When I noticed that I was spending too much time online, I decided to remove Facebook from my phone. In fact, I made a decision not to go on that website at all for a while. I can’t tell you how many times I went to click the place where that app used to be on my phone, or opened the website before remembering my decision and shutting it down. And yes, I did feel fidgety and bored sometimes. But I already know the perfect cure for these uncomfortable feelings. When I follow my own advice and use time spent waiting to practice mindfulness and reconnect with the present, I find that this moment is filled with things to observe. I can sit and watch my thoughts, noticing them and allowing them to pass by naturally without getting attached. Or I can do a body scan, noticing sensations in my face, hands and feet. Or I can listen intently to sounds around me, allowing them to arise and fade away like I’m listening to a piece of music. All of these techniques will lead to relaxation, and ultimately a greater tolerance for the discomfort of boredom. Facebook certainly can’t promise that!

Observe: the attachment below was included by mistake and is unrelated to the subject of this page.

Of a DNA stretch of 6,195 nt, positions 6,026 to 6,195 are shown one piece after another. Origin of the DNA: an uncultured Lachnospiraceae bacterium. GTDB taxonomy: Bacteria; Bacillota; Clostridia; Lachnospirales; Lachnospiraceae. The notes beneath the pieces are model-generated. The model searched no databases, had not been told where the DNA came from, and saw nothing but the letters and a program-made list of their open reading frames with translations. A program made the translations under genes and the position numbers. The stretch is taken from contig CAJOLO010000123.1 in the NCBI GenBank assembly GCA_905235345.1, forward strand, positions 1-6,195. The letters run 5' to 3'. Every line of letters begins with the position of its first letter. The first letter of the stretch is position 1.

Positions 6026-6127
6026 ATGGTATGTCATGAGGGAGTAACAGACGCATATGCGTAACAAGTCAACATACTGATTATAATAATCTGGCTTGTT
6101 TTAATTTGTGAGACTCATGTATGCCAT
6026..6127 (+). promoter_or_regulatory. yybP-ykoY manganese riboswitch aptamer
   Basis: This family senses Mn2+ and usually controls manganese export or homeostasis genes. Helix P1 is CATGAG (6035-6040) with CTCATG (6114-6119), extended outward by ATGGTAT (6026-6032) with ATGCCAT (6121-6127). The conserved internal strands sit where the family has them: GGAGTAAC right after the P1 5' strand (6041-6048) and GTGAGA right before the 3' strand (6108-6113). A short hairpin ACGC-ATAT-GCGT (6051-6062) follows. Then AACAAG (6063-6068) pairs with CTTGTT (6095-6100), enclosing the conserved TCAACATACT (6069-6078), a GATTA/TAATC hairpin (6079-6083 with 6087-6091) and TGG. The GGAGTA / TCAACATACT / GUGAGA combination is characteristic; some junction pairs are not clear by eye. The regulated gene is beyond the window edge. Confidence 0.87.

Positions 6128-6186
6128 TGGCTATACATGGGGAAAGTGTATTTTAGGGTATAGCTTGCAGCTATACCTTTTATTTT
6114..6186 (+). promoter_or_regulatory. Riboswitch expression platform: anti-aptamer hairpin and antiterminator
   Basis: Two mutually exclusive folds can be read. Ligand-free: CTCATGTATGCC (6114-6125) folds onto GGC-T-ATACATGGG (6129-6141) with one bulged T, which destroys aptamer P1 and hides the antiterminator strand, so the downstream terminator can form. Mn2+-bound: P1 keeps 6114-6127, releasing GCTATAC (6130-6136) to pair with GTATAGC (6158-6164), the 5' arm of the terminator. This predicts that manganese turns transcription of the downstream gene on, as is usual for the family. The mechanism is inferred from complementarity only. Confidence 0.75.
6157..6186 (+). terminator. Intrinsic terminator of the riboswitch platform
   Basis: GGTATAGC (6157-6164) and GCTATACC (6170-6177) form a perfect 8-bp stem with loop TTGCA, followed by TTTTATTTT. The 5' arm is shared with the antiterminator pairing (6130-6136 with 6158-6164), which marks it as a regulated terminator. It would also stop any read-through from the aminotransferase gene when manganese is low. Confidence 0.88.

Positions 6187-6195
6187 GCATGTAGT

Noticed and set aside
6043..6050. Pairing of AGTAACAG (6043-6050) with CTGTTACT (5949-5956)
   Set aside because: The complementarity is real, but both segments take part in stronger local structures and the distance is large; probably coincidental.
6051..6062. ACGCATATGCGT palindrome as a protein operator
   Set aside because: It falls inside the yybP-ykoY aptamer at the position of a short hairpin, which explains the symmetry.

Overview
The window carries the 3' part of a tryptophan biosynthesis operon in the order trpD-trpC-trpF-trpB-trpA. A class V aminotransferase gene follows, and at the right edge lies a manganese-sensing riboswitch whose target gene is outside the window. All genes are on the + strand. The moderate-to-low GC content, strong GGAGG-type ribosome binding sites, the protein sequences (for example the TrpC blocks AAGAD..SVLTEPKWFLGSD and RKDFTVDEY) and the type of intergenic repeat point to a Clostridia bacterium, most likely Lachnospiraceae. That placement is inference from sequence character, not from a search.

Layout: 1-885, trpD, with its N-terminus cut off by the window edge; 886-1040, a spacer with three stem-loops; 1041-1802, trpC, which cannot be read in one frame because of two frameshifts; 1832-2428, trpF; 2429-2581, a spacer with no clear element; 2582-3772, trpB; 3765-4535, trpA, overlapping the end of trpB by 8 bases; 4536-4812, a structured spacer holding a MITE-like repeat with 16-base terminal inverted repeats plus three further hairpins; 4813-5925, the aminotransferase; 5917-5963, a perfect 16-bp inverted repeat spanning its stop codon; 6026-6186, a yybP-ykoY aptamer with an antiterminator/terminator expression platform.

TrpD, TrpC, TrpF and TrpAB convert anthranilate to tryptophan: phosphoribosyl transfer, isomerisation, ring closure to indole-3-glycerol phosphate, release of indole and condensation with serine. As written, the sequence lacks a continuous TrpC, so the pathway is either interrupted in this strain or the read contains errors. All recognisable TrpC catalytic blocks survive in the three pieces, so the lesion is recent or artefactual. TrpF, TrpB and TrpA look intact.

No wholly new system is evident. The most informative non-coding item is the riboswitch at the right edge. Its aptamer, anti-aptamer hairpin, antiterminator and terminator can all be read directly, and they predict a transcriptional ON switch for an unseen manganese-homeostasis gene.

I ultimately decided not to eliminate Facebook altogether, because I would miss interacting with some good friends. But, I have had to change my behavior. I won’t add it back on my phone. I check it only once per day in the evening, for a limited amount of time, and I turn it off if I find myself getting frustrated or annoyed rather than enjoying the things I’m reading. If you feel you’re overly attached to technology in some way, consider setting similar guidelines for yourself: block problem websites, set an online timer, and schedule specific times each day to check email and social media. I also strongly recommend turning off all email and website “alerts,” as they only condition us to keep checking. I hope these limits will keep me from getting too involved again. I do think it’s working already, because I left the house without my phone on Saturday. I didn’t even notice until I got home!